Reviewing Race

Posted on Nov 18, 2014 in diversity, Reviews | No Comments
Reviewing Race

Last week I posted on facebook a bit of my frustration in the way that reviewers miscast ethnicity in picture books. A good friend of mine had a reviewer identify her family as “Caucasian”, when it was a mixed race family. I posted and then edited a statement (a few times) about that conversation which read:

“Why is it necessary for a reviewer to identify the ethnicity of a character in their review when the plot has zero to with race…especially in picture books? A friend just told me that in her latest pb, her family was identified as Caucasian. It is a multi-racial family. The story is universal enough in plot, that the family could be any color. In PW’s review of Please Lousie, Louise was also multi-racial but labeled as “an Asian girl”. I think it is dangerous for reviewers to assume race in pbs without being certain. Why mention ethnicity at all when the ethnicity of the characters do not inform the storytelling in picture books?”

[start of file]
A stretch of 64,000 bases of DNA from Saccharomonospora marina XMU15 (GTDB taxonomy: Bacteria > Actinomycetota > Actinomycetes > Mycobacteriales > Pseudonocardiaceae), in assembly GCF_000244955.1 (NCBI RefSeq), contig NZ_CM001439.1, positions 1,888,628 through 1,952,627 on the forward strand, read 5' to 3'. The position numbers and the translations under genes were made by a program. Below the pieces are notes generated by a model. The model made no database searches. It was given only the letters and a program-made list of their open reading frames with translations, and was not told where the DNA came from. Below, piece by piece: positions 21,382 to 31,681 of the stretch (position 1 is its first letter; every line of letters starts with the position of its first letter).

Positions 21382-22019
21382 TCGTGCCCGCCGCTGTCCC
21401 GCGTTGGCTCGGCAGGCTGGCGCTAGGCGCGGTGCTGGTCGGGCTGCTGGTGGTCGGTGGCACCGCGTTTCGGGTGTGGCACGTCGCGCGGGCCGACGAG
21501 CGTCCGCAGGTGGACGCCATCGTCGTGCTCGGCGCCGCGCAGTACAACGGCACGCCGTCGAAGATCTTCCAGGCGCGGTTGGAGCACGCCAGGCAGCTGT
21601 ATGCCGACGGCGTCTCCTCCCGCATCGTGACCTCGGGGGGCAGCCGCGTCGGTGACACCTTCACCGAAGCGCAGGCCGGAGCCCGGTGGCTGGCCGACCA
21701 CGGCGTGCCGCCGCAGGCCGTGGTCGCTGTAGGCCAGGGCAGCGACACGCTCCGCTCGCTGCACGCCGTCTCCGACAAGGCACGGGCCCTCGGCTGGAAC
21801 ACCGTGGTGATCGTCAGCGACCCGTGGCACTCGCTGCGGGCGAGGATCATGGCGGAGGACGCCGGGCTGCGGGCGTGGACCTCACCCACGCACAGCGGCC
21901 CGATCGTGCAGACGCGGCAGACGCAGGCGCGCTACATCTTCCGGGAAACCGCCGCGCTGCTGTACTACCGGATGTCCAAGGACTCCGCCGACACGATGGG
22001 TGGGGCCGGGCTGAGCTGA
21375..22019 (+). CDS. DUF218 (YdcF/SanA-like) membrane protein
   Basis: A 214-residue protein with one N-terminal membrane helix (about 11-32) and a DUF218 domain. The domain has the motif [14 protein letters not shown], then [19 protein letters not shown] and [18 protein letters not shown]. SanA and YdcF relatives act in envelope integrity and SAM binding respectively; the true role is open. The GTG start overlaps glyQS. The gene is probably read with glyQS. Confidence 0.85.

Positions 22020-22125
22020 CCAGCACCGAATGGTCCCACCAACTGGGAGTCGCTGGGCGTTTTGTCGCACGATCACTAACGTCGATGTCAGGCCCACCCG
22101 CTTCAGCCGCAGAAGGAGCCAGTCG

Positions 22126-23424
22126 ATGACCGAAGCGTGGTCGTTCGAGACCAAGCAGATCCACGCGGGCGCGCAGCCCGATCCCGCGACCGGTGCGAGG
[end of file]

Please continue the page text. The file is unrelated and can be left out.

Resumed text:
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Roger Sutton picked it up and posted the question to his blog where he made a few great points on the issue. He wrapped up by saying,

“one thing you risk when mentioning ethnicity in reviewing an otherwise “universal” book is that white readers will say “oh, not a book for me.” Unfortunately, theMagazine does not come packaged with a Slap Machine™. Second, in a discussion of books in which “the characters just happen to be African American” an African American colleague said to me “nobody in this country ‘just happens’ to be black.” We need to continue talking about both those things.”

It can be tricky asking people to think of ways to identify characters without defaulting to race. Head over to The Horn Book to see what others had to say. Is it necessary to identify ethnicity in that word count as opposed to talking about the strengths and/or weaknesses of the book… Especially in picture books where we can see the characters for ourselves?

I hope the thought and conversation on this issue continues. I am grateful to Roger for sharing my thoughts and am reminded that people do actually pay attention to my random musings! (I’m shy).

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